Peace Within: An Open Thank You Letter

Anthony Garrison-Engbrecht  

My Dear Friends,

As I prepare to embark on a new professional adventure outside of Jesuit higher education, I have spent time in reflection recalling memories, experiences, and individuals who have shaped me into the person I am today. For the service and dedication to the hundreds who have shaped my life and to the over 500-year Jesuit tradition of educating people for others, I would like to publicly express a heartfelt thank you.

Over the last 15 years, my life has been formed by Jesuit values and ideals. I have experienced how a Jesuit education is focused on preparing students for life. I have witnessed first-hand the benefits of a person-centered curriculum where each student is allowed to explore their unique intellectual curiosity. I was able to develop as a leader through service and involvement as an undergraduate student to later be present to the transformative effects of educating and supporting student leaders as a professional staff member. Through all of this there has been one common theme: Peace Within.

I have found Peace Within through community.

It is that very natural sense of belonging that attracts individuals to Jesuit colleges and universities. It is that exact same sense of belonging that allows people to be authentic and honest with themselves and others as they encounter the world around them through their lens. This sense of belonging has been profound for me. First as a student at Loyola University New Orleans through co-curricular involvements and as an orientation leader to a professional staff member involved at Loyola Marymount University. I have also found a wonderfully supportive community through JASAP participating as a committee member and chair of the Mentoring and Networking Committee and look forward to staying involved with JASPA through the Affiliate Program. It has been the community that I am involved in that has supported me, challenged me, and has ultimately made me a better professional and person. I will take the peace within that I have found through community with me and continue to be authentically and passionately committed to creating community so that all can belong.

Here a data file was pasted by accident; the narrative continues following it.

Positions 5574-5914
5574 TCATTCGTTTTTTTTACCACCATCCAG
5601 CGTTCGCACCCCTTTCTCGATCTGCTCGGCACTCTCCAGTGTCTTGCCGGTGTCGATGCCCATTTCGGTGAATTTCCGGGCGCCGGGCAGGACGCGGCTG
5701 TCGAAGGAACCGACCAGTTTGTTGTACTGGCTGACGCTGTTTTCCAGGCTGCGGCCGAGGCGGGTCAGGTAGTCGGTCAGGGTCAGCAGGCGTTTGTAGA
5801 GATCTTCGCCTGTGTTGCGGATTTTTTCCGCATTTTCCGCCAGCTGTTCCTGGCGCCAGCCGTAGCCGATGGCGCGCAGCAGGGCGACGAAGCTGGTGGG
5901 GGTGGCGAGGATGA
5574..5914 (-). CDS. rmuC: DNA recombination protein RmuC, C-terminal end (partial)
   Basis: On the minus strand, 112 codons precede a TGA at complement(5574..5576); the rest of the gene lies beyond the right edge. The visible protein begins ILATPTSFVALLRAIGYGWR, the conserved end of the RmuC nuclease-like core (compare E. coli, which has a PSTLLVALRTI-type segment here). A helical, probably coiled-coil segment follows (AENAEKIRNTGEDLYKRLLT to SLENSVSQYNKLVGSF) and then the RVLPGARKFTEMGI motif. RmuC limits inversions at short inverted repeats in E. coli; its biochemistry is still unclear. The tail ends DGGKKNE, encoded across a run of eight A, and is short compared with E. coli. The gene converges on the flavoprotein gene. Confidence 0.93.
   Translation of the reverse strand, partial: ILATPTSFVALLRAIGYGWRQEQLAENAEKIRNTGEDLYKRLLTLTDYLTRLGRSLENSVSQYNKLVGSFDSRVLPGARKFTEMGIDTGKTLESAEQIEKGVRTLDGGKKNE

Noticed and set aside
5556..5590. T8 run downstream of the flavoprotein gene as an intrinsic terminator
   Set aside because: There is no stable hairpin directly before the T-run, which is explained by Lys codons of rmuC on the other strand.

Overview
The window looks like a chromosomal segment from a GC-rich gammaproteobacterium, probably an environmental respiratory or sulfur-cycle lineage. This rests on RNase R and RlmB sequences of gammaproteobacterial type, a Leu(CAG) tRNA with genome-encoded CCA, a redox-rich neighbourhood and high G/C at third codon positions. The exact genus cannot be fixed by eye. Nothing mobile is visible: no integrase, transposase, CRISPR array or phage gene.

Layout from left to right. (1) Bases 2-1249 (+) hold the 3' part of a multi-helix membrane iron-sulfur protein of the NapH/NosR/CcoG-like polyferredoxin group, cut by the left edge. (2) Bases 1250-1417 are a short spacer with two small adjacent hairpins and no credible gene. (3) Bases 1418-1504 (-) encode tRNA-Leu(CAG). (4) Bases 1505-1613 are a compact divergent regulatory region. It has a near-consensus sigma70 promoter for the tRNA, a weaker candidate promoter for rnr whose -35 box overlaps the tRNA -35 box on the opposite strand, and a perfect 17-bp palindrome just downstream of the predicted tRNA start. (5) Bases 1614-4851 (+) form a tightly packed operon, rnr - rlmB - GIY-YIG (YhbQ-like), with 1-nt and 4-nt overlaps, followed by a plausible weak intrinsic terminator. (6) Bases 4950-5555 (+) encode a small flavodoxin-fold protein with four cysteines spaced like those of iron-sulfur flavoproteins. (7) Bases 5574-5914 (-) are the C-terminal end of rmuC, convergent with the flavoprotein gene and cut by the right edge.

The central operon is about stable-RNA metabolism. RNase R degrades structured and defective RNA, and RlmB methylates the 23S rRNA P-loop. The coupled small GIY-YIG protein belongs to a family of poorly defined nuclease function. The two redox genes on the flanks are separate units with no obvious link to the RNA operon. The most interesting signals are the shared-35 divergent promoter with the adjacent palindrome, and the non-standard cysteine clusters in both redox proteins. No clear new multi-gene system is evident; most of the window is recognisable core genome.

I have found Peace Within through education.

As a student, I was confused about what I wanted to do with my life. I started my first semester as a pre-med biology and chemistry double major. I am not sure what I was thinking and I am not a medical doctor now so we all know where I landed with that rocky start. However, it was through my Jesuit education that I was encouraged to explore and to search within myself to discover my passions. It was the late Dr. Kurt Birdwhistell who encouraged me to visit the New Student Orientation Office to talk about my interests and it was the professional staff within Student Affairs at Loyola who provided mentorship and guidance through my exploration.  I will take the peace within that I have found through education with me and, just as I was encouraged, I will encourage all that I meet to become life-long learners and to live extraordinary lives for the betterment of society.

I have found Peace Within through struggle.